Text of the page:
The best part is the way the Postal Service puts an Orwellian spin on the whole sorry business. Downsizing postal workers out of their jobs is called "rightsizing," and now they call the push to close 3,653 post offices a “Retail Access Optimization Initiative." On the website where the Postal Service lists the post offices being studied for closure, they call it the “Expanded Access Study List.” Only the Postal Service could close thousands of post offices and call it “expanded access.” And killing post offices—oh, that’s called “consolidating,” “discontinuing,” and “optimizing.”
It gets better. The latest exercise in Postalspeak this week—the Village Post Office. Talk about cynical. The Postal Service presents a plan to close thousands of small town post offices, and then offers as a “replacement model” the old contract postal unit (CPU), now dressed up in “village” garb, complete with the rhetoric of “mom-and-pop” and “community.” It’s like the developer who comes to town and cuts down all the trees and puts up a housing project and calls it “The Woods.”
The Postal Service doesn’t give a damn about moms and pops and villages. It is simply proceeding in a step-by-step way on a backdoor path toward privatization. This is not about helping a small town get a new lease on life by opening up a post office inside a cute little general store. Contracting out postal services to private businesses is big business.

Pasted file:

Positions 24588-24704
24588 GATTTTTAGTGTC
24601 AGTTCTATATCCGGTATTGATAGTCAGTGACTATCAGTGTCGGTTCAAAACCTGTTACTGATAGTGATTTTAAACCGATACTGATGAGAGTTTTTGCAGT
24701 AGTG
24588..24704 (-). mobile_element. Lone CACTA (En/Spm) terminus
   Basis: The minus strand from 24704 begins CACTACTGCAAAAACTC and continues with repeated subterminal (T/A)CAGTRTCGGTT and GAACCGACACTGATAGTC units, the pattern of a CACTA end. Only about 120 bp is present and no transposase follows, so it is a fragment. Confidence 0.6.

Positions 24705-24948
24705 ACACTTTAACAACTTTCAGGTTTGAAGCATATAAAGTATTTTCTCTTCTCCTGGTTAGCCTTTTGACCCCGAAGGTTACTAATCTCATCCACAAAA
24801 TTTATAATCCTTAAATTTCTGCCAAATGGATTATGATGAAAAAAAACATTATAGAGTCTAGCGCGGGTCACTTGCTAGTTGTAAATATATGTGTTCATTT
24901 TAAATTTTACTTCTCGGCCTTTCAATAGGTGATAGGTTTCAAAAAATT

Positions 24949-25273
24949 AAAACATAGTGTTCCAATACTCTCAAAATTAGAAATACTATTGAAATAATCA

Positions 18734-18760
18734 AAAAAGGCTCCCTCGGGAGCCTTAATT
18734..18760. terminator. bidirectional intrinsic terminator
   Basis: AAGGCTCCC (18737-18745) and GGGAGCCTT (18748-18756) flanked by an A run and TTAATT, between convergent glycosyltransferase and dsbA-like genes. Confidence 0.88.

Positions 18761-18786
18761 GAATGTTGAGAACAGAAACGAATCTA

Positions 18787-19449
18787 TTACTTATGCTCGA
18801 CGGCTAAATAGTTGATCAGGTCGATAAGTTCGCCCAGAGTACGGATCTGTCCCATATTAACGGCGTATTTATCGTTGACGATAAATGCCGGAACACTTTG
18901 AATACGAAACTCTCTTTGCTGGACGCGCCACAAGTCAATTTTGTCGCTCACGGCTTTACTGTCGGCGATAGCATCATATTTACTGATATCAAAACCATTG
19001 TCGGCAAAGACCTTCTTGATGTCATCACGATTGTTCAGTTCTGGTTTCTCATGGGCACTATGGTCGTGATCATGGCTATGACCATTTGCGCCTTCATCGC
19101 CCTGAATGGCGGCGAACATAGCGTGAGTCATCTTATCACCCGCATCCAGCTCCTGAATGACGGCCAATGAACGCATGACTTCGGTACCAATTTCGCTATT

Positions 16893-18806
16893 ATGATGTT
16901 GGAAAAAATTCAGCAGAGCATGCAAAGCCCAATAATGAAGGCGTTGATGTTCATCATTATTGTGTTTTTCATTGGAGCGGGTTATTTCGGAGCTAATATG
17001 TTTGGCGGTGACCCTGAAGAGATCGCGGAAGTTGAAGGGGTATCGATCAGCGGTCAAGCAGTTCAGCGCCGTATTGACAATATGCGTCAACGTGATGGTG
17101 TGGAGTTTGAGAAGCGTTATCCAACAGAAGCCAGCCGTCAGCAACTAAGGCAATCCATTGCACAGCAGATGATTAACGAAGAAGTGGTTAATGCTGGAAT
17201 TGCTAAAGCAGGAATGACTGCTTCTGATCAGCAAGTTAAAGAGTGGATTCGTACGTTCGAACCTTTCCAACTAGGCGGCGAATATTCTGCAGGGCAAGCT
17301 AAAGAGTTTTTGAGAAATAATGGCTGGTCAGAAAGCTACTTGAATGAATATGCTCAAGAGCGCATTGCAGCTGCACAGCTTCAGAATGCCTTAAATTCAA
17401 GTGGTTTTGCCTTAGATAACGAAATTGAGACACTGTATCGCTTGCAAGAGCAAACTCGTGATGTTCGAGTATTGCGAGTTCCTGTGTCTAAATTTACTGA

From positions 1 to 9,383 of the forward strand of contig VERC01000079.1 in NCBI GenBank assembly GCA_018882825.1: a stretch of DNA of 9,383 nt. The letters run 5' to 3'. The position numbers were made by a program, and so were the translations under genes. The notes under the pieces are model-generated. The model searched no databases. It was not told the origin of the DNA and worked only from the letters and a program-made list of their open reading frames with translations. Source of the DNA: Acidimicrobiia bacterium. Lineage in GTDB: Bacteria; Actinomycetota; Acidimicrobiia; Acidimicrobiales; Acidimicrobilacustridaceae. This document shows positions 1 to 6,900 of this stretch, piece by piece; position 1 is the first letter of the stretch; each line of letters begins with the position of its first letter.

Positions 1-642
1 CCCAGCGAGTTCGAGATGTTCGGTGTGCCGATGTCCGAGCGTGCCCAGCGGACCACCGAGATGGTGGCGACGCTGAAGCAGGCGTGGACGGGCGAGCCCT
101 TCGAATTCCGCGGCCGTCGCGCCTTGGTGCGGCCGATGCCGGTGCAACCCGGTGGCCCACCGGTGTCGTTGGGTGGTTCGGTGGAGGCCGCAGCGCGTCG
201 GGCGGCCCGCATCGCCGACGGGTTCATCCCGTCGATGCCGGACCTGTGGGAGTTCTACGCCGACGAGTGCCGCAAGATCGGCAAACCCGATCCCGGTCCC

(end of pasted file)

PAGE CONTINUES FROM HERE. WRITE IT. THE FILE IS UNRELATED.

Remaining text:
The leaders of the Postal Service—the Board of Governors and the executives in L’Enfant Plaza—are committed only to the major “stakeholders” like FedEx, Northrop Grumman, Pat Salmon, and the bulk mailing companies. And the goal is simple—maximizing profits. That's why the Coalition for a 21st Century Postal Service, a lobbying group composed of the largest commercial users of the mail system, has endorsed the closing of the 3,600 post offices. It's good for business.
But the Postal Service is supposed to be fulfilling the “universal service obligation.” Instead, it's become simply an obligation, something to get around whenever possible. The small rural post offices and the post offices in struggling urban neighborhoods that were on this week’s lists are the casualties of the Postal Service’s master plan. They cost very little to operate and not much money will be saved in closing them, especially when you consider outstanding lease obligations, the cost of appeals, and so on.
But if the Postal Service can save a nickel, it will do it, no matter the real cost to the country—the cost in gas, carbon footprint, and time it will take millions of people to drive to a post office further way, the cost in lost income to the businesses near the post office, the cost in the morale of a small town struggling to maintain its identity. That’s because the Postal Service is thinking just like those corporate stakeholders, and it’s forgotten the biggest stakeholder of all, the American people.
Mark your calendars. July 26, 2011—the day the United States began to dismantle its legacy of brick-and-mortar post offices.
(Photo credit: Ye Olde Shoppe and Post Office)